Camp faced sentencing in pornography case
The author of books describing children in sexual situations is on the run from authorities after skipping a sentencing hearing in Spokane federal court Tuesday.
Daniel L. Camp, 33, was scheduled for sentencing on charges of sharing and possessing images of child pornography, but he failed to appear. Camp pleaded guilty to those charges last year.
Camp stole his mother’s car Tuesday and left two notes indicating he did not want to go to jail and was leaving the area to start a new life, FBI senior agent Frank Harrill said.
Camp wrote “Dryson,” published in 2009, about a 12-year-old boy enslaved in a fantasy world, according to a book description previously posted on Amazon.com. “Turning Pink,” published in 2010, features another 12-year-old boy.
Preview pages from the second book on Amazon’s website depict sexual situations between the child and older men.
Camp self-published and distributed the books through CreateSpace, a company owned by Amazon. The books were for sale on Amazon’s website as of Tuesday afternoon. Several hours after being contacted by a Spokesman-Review reporter, Amazon spokeswoman Sarah Gelman said the books were no longer offered for sale on the site.
Gelman said Amazon has processes to detect and remove books that do not follow its content guidelines.
Despite that system, the books had been on Amazon’s website since 2010, according to Camp’s sister, Melinda Beazer. She began campaigning to remove the books from sales websites in 2010.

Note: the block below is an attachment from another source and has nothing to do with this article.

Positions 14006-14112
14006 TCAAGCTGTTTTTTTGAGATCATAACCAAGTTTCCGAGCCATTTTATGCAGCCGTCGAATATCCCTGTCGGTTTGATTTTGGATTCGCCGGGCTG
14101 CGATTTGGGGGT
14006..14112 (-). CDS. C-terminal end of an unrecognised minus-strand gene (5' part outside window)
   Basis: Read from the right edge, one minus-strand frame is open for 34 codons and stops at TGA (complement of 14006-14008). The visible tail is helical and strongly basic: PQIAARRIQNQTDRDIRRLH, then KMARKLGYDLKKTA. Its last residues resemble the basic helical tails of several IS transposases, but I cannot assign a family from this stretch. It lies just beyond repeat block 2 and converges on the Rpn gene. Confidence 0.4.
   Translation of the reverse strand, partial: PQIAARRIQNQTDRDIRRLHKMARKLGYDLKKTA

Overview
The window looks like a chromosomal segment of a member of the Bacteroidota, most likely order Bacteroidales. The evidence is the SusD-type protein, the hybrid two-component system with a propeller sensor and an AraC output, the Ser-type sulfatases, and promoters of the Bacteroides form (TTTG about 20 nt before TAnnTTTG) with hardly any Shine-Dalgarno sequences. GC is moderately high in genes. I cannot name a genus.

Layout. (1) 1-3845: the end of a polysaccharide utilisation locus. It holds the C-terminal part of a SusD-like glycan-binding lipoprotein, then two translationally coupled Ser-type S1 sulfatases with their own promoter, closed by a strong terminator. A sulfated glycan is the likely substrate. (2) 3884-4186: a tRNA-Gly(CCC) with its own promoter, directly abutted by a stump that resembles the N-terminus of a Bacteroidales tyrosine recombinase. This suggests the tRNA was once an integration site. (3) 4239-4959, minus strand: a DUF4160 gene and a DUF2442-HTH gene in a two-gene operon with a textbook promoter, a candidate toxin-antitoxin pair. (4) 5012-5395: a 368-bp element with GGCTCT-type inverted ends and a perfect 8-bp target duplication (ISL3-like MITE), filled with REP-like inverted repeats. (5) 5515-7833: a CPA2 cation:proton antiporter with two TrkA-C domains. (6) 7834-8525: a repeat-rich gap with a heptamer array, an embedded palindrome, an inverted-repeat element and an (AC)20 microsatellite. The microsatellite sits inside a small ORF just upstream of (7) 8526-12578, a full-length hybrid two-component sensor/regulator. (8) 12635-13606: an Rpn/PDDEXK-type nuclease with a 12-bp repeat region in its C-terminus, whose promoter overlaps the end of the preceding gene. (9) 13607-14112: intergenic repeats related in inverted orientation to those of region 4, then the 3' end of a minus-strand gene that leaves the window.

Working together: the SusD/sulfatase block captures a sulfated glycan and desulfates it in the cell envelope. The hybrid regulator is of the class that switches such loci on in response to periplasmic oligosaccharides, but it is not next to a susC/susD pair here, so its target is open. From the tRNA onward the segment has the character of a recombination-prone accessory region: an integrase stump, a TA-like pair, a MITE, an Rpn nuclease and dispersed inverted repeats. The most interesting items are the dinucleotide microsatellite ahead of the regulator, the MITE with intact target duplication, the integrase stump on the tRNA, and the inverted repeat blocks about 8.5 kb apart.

Camp’s child pornography charges did not stem from the books, assistant U.S. Attorney Stephanie Van Marter said, but the publications were cited as an aggravating factor during his detention hearing.
Camp’s attorney, Matthew Campbell, said in court documents that the works are fiction and visual art and are protected by the First Amendment. Campbell cited protected publications depicting sexual acts by children: Vladimir Nabokov’s “Lolita” and the Greek dialogue “Erotes.”
Harrill said Camp is considered armed and dangerous, although agents don’t know whether he had access to firearms. He was armed in a previous encounter with law enforcement in 2010, Harrill said.
Camp is thought to have at least $1,000 and may have cut his hair into a buzz cut, the FBI said. He was driving a white 1991 four-door Ford Escort with Washington license plate 096ZIS.
Camp had been staying at his mother’s home in Spokane Valley under pretrial release conditions since 2011, Van Marter said, because he lacked a criminal history and had strong connections to the area. His family has a farm in LaCrosse, in Whitman County.
He had not violated his terms of release until Tuesday, Van Marter said.
He had been scheduled for sentencing Tuesday afternoon before Judge Lonny Suko.
sponsored According to two 2015 surveys, 62 percent of Americans do not have enough savings to handle an unexpected emergency, much less any long-term plans.